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Arataki Primary School - Jacey Shirley

2019 | Manaaki whenua, manaaki tangata haere whakamua!

School: Arataki Primary School
Host: Toi Ohomai Institute of Technology
Region: Bay of Plenty
Arataki School website
Toi Ohomai Institute of Technology
Toi Ohomai website
Reflective Journal/site
Google site- STLP

Manaaki whenua, Manaaki Tangata haere whakamua! (Care for the land, care for the people and move forward!)

 The vision for science at Arataki School is to be authentic, meaningful and engaging, awakening curiosity and fostering a love of finding things out. Arataki School started the journey of building a sustainable science teaching and learning programme in 2018 with its first teacher participating in the Science Teaching and Leadership Programme. The major focus for 2019 has been developing teacher understanding of the Nature of Science strand and how this will strengthen the Arataki School curriculum. Having two teachers at the school with the knowledge and passion for science will ensure greater support for the whole community.

 Jacey has had nearly 10 years’ experience as a teacher and has been passionate about promoting literacy and fostering students’ learning strategies, particularly in reading. She is also interested at how the Nature of Science and science capabilities can integrate within the enquiry learning process.

 During her time on placement at Toi Ohomai Institute of Technology Jacey was hosted by Dr Heather Hamerton who is head of research there. Jacey spent most of her time placed in the sport and recreation faculty led by lecturer Tracey Clissold. This included attending meetings and working with the research committee who review and provide critiquing for staff and students taking part in research projects. She also attended lectures and workshops on exercise physiology, athletic conditioning and nutritional health.  A highlight was attending lectures by internationally renowned nutrition scientists and exercise physiologists. She spent some time attending a plant identification field trip for environmental sciences and labs involving plant and insect dissection. Jacey also presented a seminar on the Science Teaching Leadership Programme and the New Zealand science curriculum.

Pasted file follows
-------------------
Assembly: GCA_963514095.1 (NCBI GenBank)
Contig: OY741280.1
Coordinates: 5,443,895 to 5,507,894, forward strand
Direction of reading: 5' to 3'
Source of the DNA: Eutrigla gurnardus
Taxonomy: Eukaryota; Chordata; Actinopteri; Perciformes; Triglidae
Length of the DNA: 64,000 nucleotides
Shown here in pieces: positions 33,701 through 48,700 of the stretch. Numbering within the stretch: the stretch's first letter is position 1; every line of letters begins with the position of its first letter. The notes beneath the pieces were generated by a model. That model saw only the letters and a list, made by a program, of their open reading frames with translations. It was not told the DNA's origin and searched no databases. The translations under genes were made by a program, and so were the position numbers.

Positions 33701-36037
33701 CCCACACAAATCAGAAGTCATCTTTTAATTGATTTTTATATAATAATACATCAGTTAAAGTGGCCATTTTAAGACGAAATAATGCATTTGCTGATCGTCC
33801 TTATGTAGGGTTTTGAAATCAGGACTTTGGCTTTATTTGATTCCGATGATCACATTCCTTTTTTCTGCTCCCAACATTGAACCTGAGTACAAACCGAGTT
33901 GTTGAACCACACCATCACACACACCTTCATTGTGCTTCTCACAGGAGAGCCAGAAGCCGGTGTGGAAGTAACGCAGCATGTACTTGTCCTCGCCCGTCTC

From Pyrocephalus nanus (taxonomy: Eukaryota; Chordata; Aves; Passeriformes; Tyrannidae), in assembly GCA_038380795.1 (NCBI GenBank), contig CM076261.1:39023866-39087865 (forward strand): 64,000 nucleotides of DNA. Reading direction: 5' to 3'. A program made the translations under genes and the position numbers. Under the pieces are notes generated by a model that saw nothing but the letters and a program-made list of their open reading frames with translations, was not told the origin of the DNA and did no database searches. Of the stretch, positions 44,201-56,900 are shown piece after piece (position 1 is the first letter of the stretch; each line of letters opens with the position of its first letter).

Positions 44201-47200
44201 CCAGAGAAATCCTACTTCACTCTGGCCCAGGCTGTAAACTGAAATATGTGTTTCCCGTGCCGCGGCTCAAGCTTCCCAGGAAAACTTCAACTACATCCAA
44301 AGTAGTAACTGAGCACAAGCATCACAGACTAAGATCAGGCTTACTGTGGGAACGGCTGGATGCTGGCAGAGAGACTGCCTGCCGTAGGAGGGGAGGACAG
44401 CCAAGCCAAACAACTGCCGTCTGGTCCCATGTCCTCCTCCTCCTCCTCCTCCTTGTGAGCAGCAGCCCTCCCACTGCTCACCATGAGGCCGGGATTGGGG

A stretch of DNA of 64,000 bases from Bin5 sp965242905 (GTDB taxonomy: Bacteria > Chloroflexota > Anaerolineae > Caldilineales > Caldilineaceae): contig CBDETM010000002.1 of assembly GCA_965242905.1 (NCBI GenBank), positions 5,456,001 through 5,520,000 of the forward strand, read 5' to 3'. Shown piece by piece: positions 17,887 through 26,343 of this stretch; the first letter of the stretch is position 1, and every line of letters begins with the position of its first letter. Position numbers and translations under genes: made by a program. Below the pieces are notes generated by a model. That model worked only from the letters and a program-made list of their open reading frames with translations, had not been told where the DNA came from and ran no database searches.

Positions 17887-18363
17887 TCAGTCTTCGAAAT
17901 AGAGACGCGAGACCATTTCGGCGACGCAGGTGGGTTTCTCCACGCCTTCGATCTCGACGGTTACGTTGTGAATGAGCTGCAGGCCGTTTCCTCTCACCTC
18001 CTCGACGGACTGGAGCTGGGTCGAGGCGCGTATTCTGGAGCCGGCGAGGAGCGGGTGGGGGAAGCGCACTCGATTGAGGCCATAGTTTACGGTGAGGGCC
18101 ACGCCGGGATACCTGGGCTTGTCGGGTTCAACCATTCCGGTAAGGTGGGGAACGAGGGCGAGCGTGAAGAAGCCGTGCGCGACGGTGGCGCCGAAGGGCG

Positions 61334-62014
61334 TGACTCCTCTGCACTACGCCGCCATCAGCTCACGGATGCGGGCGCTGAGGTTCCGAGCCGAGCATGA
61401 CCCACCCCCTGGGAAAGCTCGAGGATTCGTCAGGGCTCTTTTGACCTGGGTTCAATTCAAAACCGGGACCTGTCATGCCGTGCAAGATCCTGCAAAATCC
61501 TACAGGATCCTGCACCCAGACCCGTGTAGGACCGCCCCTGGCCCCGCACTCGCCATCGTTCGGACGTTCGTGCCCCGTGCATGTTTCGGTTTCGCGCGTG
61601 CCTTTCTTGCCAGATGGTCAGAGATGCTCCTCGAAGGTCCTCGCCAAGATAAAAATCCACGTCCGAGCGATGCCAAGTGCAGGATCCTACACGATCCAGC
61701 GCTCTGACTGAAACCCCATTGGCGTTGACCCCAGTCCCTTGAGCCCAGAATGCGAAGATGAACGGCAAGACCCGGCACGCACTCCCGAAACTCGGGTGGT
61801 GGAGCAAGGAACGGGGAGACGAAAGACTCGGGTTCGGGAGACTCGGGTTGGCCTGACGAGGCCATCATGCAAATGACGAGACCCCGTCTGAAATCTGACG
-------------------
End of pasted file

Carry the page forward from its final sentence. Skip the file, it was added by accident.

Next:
This experience has given Jacey insight into how the human body responds and adapts to various conditions such as heat, and developing training programmes to suit a variety of athletes.

Some highlights for Jacey have been as follows:

  • Having a DEXA bone scan and learning about how it is analysed. This gave her clarity and helped her to make connections with all the learning she had been doing about athletes and how body fat, muscle and bone density are measured and monitored.
  •  Learning about new research on the implications of applying force to the skeleton (jumping exercises) and the impact this has on bone health for premenopausal women.
  • Using observational drawing during invertebrates’ laboratory, to slow down, notice and describe external and internal features of a flower and locust.
  • Attending a lecture about female athletes by Stacey Sims who advocates tracking the menstrual cycle during training to work with it rather than trying to stop it.

Jacey would like to thank Royal Society Te Apārangi, Heather Hamerton, the research team at Toi ohomai, Tracey Clissold and Lisa Denmead for sharing their knowledge and providing amazing opportunities to engage in real world science. She is eager to return to her school to inspire and build on the staff and students’ knowledge of the Nature of Science and capabilities. She has found the leadership element of the programme significant in terms of her personal development.